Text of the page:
Listed Building

The only legal part of the listing under the Planning (Listing Buildings and Conservation Areas) (Scotland) Act 1997 is the address/name of site. Addresses and building names may have changed since the date of listing – see 'About Listed Buildings' below for more information. The further details below the 'Address/Name of Site' are provided for information purposes only.

Address/Name of Site


Status: Designated


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Date Added
Local Authority
Planning Authority
National Park
Loch Lomond And The Trossachs
NS 44321 90368
244321, 690368


Loch Lomond And Trossachs National Park Planning Authority

Buchanan Parish Church was designed by John Adam and built by Alexander Gowan, 1761-4. Situated at the centre of a large rectangular gravesyard on an elevated site at the NW outskirts of Milton of Buchanan, the church is aligned E-W with a projecting N laird's aisle, forming a traditional T-plan building with round-arched openings and a moulded eaves cornice. It is an example of the work of a major 18th century Scottish architect.

The symmetrical 3-bay entrance (N) elevation has a projecting gabled entrance wing, slightly remodelled in 1938-9 with the addition of a small flat-roofed canted porch with a key-stoned shallow segmentally-arched keystoned sandstone doorpiece and a similarly detailed rectangular window above; the gable is surmounted by a stone round-arched bellcote (not original, probably later 19th/early 20th century; see Notes) with an ogee roof and cross finial. There is a modest 20th century addition to the NW re-entrant angle, and another to the W gable. The S elevation is 4 bays with round-arched windows. There is a Venetian window in the E gable.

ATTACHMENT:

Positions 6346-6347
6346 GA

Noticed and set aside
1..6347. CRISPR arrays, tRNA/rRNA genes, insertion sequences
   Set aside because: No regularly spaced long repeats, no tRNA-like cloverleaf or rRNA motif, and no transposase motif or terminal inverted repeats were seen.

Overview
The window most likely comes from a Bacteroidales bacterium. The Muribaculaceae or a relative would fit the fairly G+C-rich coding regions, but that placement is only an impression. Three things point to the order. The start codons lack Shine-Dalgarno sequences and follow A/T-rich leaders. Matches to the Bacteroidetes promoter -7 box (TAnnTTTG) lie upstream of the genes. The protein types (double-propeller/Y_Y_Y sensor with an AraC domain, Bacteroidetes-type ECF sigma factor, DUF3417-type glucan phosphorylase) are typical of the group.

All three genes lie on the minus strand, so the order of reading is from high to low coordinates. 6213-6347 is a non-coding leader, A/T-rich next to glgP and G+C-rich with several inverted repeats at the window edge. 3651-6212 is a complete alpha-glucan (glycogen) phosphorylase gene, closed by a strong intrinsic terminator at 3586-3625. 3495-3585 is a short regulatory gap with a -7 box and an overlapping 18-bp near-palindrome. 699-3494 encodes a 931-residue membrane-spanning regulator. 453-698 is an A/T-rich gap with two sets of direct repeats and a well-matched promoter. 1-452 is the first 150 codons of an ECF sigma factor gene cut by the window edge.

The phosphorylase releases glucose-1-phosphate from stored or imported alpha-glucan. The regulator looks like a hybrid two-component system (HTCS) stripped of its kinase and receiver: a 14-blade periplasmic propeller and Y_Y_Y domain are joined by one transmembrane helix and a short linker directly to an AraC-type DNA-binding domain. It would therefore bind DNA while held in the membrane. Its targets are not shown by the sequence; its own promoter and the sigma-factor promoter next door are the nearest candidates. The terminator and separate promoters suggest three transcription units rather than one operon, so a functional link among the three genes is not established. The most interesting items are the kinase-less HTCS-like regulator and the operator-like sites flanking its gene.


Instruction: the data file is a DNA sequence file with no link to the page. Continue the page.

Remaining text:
The interior was destroyed in a fire of 1938 and subsequently refurbished by Clarke & Bell & JH Craigie. The main body of the church is T-plan with the communion table and pulpit at the E end. At the W end is a classical pilastered timber doorpiece with a round-arched window above. The short N aisle, which contains the Montrose family pew in a sectioned-off corner, is partitioned from the entrance vestibule by a timber-panelled wall. The entrance vestibule also has a timber stair, with turned balusters and newels, leading to the vestry above, which has 3 multi-pane windows overlooking the main body of the church. The joinery dates to the 1938-9 refurbishment, and includes simple timber pews and pilastered timber panelling to dado height, with revealed rubble walls above (the plaster was not replaced following the fire). The ceiling is coombed, with arch-bracing springing from timber corbels.